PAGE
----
Sir, I am ready to confirm what has just been said by the hon. Member as to the unexpected discussion of this Bill. I came down to the House without the slightest idea that the Bill would come before us to-day; and I am ashamed to say that I have not even gone so far as to read, far less to understand, the proposals of the hon. Member for Glasgow (Mr. Anderson). But I think so large and important a question could not, with advantage, be taken up at the instance of a single Member upon a Wednesday afternoon; and that it would be a very great pity if some of the questions which the hon. Gentleman raises should be disposed of as summarily and suddenly as would necessarily be the case on an occasion like the present. I quite agree with the Chancellor of the Exchequer that the Bill, as it stands, is one which we could not possibly take as the basis for an alteration of, or an experiment on, the banking system. I think it would be very unwise—though I do not say the Scottish system of banking stands in no need of reform—to take up this question on a Bill of this character; which, even if it were read a second time, could not be fully discussed during the present Session; and I entirely agree in the discretion of the Government in rejecting the Bill. I do not altogether deny that the observation of the hon. Member for Glasgow as to the monopoly which is now possessed by the Scottish banks is founded upon the truth, and is a very reasonable matter for our consideration. I do not think that the monopoly which the Scottish banks enjoy has to be taken absolutely as a proof that they are so excellent that it is on account of their excellence that there could be no competition with them. No doubt, the present state of the law does give them a monopoly, which, however excellent they are, they would hardly dare to demand on account of their own merits alone. Everyone must see that the monopoly they have of issue gives them a great power, and makes banking a monopoly; whereas the issue was not intended to be a monopoly. I hope the House will come to the conclusion that the Bill had better be laid aside.


said, he thought the hon. Member for Glasgow was not so sanguine as to expect the second reading of his Bill to-day. The matter came on rather unexpectedly, and, no doubt, that accounted for the thinness of the House; but if his hon. Friend wont to a Division he should certainly support him, not because he approved of the Bill, or the provisions it made for the amendment of the present system, but as a protest against that system being thought satisfactory as it now stood. The subject was pretty fully discussed in the House five or six years ago, when a Bill was introduced for the purpose of preventing the Scottish banks doing business in London; and on that occasion the right hon. Gentleman who had just addressed the House, and the present Prime Minister, expressed themselves in favour of the principle of the State providing a paper currency, in the same way as it provided a metallic currency. He (Mr. J. W. Barclay) thought that was a sound principle to adopt in any reform which might take place in the supply of currency throughout the country. Both functions should be under the control of the State, very much as the Mint was under the control of the State. He thought this would be of great benefit to the country generally; there would be a great economy in the use of gold, and they would not have these panics which constantly arose when one or two millions of gold were taken out of the country. The great objection to the present system was the necessity for the note currency being supported by a stock of bullion. The arrangements of the Scottish banks were very absurd. Once or twice a year, two or three millions of gold were sent down to Scotland in boxes, and after lying in the banks for a month or two they were sent back again. He did not think the American system of note currency was the best that could be adopted, and that system was not working very satisfactorily. He thought, if they were going to make any change in the present system of banking, it should be in the direction of making the State responsible for the supply of the paper currency of the country, as it was for the metallic currency. They could both be worked on a similar basis. So long as paper money was only used for the purpose for which it was intended—namely, the supply of currency—no danger could arise to the country from an excess in its issue. The danger could only arise if the State attempted to make the paper currency take the place of capital, and that could be effectually prevented. His hon. Friend the Member for Glasgow had accomplished a considerable part of his object in having the attention of the House and of the country called to this question of the issue of notes by the Scottish banks; and he thought he would do well to be satisfied with what he had accomplished at the present moment, in the hope that a reform would ultimately be made which would throw open the banking business in Scotland and England, but particularly in Scotland, to greater competition.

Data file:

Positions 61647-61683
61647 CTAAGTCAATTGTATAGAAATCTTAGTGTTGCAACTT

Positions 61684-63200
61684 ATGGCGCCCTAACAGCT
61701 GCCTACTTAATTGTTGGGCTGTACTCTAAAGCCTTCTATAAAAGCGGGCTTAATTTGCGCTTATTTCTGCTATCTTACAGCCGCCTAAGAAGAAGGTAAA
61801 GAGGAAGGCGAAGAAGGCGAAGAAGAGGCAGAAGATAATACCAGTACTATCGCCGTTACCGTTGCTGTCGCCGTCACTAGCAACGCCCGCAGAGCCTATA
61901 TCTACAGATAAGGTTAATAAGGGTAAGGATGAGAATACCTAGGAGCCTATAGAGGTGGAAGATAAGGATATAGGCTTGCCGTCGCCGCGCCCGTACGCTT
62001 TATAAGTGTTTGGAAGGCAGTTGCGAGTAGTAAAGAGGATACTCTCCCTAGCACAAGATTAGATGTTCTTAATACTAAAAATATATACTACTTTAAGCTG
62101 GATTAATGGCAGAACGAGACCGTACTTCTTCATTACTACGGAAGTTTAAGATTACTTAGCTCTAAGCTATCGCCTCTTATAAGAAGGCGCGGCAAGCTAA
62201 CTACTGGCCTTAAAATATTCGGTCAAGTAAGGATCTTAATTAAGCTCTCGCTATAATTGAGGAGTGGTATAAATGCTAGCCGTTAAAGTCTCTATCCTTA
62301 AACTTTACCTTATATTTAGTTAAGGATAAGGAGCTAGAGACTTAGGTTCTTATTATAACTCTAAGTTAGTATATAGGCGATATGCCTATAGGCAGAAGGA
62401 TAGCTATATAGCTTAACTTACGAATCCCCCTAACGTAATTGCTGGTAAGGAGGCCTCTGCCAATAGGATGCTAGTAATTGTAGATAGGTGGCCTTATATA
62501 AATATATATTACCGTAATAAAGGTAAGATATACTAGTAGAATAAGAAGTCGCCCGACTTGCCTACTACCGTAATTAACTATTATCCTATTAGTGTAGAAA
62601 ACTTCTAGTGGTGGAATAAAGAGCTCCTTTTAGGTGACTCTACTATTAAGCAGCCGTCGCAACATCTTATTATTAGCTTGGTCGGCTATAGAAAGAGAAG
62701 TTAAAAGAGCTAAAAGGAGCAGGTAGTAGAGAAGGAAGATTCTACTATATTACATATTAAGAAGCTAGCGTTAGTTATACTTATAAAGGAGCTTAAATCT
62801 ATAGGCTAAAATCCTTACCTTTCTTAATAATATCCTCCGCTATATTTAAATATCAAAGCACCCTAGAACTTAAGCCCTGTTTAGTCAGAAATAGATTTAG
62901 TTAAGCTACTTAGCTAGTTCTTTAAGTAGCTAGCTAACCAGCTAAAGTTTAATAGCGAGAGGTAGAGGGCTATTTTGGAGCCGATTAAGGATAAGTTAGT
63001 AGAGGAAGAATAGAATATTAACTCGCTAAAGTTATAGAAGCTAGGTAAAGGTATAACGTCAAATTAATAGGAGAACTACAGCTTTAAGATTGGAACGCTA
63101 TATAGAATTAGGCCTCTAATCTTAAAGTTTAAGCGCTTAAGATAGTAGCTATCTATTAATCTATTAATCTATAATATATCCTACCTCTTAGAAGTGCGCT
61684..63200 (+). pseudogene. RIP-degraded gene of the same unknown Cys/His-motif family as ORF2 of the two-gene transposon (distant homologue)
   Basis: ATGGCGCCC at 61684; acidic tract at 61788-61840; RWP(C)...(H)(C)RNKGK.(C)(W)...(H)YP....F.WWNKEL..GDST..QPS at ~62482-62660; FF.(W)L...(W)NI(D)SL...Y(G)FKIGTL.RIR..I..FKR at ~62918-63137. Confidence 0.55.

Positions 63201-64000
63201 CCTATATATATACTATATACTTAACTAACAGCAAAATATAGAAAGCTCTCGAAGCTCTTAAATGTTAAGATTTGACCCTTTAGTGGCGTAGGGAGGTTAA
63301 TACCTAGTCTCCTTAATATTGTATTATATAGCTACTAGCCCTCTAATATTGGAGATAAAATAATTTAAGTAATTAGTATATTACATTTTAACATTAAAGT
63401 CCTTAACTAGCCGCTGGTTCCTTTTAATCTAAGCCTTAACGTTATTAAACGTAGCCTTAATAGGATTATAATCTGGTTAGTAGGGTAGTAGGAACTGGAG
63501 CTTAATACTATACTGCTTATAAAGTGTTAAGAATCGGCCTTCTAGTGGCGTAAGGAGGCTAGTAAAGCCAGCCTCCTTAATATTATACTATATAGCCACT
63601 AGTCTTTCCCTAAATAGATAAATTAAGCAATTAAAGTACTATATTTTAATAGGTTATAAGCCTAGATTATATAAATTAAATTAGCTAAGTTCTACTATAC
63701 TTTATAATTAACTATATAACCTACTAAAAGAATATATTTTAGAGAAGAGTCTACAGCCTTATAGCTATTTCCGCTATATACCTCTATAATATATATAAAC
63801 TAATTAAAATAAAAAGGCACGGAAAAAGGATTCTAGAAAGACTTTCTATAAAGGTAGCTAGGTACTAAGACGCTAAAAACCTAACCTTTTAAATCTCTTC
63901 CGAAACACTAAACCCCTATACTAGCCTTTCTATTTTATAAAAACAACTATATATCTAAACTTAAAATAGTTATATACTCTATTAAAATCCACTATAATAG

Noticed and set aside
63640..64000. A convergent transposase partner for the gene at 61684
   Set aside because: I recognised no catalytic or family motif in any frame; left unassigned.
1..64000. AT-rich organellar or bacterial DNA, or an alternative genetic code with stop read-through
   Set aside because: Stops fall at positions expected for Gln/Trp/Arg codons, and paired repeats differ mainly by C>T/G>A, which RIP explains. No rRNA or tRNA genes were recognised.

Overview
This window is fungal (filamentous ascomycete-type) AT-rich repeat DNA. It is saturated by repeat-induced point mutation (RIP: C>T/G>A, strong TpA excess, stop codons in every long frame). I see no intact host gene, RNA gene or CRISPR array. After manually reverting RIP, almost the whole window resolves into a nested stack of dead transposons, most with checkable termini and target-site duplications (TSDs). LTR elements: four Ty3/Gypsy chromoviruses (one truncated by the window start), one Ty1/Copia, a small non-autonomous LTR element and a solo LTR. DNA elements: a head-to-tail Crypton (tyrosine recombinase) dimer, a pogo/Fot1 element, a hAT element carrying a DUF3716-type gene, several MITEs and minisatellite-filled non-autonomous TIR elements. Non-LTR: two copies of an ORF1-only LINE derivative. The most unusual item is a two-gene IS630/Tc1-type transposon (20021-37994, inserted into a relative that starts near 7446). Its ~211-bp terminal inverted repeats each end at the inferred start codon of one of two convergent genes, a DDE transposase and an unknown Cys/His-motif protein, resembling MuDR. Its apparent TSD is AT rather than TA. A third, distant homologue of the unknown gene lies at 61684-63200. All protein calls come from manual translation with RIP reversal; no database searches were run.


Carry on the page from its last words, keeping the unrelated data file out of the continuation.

, in reply, said, the Chancellor of the Exchequer taxed him with not alluding to one of the principal provisions of the Bill. He could return the compliment. What be considered one of the principal provisions of the Bill was, that the State should have a profit from the national currency. That was never alluded to by the right hon. Gentleman, and yet it was a matter within the right hon. Gentleman's own province. There was another principle of the Bill which was not alluded to by the Chancellor of the Exchequer—the breaking up of the monopoly of the Scottish banks. As to the other points, he had no wish to go through the whole of them; but there were one or two that required a word. The right hon. Gentleman repeated what the Treasury letters stated—that the policy of the Government was to bring the issue under the control of the State. The Bill exactly brought the issue under the control of the State. The banks claimed as their absolute property the privilege of issue which they enjoyed at present. Therefore, it was not under the control of the State; but his Bill proposed to bring it under the control of the State. Undoubtedly, the breaking up of the monopoly was the most important point of the Bill. That the Bill had not received much support was partly to be accounted for by the fact of its coming on so unexpectedly; and he was not surprised that those hon. Members who took an interest in the subject were not present to take part in the debate. Under those circumstances, he could not expect to carry the Bill, and he would not put the House to the trouble of dividing upon it.

Amendment, by leave, withdrawn.

Motion, by leave, withdrawn.

Bill withdrawn.